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Old 12th September 2019
Gear Addict

Originally Posted by psycho_monkey View Post
I’m not sure I’ve ever had to record a double kick!

Without a proper summation of how they’ll be used it’s difficult to say what to do, but I’d be struggling to think how to treat them. For example, are they both panned centrally? If so, why not just have a double beater on a single kick?

If panned slightly L/R, is the drummer mainly playing one kick or is he always alternating? Either way, you’ve got a slightly weird stereo effect going on - either your kick is mostly off centre, or every hit is panning.

Unless there’s a really good reason why not, I’d strongly suggest recording with a single kick and double kick pedal. If nothing else, it’s one less thing for an inexperienced recordist to have to deal with - it can be hard enough getting a great kick tone without having to do it twice over?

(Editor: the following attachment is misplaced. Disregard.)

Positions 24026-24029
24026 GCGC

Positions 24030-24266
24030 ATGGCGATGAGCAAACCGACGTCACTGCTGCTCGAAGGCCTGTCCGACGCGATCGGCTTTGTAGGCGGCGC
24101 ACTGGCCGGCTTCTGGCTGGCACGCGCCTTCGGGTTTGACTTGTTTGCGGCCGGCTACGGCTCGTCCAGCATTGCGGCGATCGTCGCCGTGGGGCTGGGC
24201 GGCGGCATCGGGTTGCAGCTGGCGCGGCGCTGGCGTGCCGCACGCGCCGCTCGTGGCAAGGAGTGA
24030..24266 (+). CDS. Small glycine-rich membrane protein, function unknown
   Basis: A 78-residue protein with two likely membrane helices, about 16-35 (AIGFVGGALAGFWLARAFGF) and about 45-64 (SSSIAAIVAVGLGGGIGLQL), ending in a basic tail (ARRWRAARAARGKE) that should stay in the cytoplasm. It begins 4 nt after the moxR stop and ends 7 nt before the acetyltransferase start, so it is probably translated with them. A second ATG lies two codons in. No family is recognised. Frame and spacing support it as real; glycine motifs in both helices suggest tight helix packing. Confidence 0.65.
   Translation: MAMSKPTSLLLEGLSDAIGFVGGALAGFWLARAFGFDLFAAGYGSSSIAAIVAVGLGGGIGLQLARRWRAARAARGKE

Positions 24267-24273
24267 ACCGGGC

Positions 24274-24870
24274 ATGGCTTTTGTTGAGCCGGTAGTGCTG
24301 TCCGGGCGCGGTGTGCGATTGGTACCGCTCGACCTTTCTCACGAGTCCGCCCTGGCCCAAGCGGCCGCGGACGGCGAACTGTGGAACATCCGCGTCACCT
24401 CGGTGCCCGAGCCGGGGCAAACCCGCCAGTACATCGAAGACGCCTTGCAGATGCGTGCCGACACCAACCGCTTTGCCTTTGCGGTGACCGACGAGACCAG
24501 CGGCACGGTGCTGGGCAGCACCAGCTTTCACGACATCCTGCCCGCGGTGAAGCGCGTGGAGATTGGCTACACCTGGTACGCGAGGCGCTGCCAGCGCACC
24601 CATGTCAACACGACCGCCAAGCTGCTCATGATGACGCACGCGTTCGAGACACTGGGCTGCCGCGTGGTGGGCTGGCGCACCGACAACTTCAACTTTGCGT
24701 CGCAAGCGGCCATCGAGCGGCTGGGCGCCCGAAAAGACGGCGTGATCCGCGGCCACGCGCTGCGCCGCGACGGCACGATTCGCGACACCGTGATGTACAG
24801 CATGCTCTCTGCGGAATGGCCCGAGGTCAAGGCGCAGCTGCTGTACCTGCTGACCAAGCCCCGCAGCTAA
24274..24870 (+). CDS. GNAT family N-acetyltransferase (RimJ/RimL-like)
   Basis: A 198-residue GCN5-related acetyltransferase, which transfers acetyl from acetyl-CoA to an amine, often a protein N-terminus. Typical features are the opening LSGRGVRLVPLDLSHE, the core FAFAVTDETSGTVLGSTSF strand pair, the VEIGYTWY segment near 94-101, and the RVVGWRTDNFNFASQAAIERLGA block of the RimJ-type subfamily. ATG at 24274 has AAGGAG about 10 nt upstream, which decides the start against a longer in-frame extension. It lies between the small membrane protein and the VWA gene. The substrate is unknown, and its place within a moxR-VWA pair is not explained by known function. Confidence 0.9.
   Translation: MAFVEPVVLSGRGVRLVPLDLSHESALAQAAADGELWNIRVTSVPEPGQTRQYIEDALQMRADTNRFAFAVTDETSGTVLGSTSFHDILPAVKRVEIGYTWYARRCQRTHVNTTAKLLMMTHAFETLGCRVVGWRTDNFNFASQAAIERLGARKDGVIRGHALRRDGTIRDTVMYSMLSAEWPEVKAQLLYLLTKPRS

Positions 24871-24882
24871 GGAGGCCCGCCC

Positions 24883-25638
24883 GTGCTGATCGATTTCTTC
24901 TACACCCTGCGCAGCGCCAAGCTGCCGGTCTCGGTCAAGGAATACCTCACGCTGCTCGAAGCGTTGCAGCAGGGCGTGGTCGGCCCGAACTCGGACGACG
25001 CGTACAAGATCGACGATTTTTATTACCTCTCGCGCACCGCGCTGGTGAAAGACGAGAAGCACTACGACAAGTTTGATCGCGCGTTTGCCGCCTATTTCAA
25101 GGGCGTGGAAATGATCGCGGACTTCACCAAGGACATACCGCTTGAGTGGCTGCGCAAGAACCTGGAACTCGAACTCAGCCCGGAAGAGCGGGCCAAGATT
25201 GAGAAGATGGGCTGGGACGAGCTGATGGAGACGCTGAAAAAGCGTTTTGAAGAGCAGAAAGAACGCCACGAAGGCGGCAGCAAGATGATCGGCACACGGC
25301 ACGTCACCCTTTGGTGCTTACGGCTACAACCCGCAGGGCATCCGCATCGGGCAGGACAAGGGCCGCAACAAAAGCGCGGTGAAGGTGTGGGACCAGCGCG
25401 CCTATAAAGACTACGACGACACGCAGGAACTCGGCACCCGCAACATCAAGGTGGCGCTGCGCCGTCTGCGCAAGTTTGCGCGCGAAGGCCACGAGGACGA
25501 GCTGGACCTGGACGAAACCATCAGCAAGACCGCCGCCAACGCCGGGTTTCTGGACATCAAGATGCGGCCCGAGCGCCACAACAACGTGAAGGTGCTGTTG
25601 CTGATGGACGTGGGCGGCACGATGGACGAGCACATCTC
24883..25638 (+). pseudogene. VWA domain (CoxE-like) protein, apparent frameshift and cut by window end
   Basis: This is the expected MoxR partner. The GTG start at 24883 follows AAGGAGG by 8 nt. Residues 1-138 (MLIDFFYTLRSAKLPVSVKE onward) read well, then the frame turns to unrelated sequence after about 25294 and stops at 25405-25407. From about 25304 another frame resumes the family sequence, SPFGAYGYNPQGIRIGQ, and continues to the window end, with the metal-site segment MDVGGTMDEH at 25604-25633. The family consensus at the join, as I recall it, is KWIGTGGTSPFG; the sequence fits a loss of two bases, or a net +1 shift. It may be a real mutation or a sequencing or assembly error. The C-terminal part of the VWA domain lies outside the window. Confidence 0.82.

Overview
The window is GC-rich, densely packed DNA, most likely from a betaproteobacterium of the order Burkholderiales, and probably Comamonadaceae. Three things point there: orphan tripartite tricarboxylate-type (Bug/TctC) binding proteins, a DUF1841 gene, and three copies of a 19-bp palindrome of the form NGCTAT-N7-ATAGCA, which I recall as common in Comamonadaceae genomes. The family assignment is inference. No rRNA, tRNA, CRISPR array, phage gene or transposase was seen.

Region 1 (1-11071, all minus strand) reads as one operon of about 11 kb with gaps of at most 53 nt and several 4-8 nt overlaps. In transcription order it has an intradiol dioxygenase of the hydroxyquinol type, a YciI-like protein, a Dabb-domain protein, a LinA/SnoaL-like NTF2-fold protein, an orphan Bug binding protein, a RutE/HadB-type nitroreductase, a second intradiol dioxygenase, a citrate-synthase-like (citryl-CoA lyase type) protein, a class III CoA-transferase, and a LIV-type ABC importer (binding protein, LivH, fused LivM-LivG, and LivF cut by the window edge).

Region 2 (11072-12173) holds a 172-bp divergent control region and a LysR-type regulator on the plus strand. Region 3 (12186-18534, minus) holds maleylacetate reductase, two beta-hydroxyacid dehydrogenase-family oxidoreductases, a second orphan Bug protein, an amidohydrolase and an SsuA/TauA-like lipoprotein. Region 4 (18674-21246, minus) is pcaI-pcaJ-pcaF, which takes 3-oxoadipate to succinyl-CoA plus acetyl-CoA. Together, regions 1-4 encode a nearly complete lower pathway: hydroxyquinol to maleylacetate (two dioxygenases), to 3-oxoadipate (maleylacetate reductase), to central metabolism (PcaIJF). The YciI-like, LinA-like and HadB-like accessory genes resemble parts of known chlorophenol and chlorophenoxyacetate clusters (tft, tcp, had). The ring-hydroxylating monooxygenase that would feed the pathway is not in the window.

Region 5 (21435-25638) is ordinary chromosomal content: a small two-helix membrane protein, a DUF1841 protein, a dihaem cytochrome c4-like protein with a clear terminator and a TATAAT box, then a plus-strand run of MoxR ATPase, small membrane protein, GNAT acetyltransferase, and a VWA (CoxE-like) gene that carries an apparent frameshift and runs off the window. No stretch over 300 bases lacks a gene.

I must admit it’s not my area of musical knowledge - does anyone know if the drummers famous for using 2 kicks live (Carmen Appice for example?) use 2 in the studio? Any good examples of double kick recordings someone can show to demonstrate how it can work practically?
Most metal drummers who aren’t sample replaced use two kicks in the studio since the days of Motörhead. Single kick is less common unless they’re doing heel to toe hits like Nicko McBain in Iron Maiden. There’s a lot of judicious micing and compression needed but you have to start somewhere.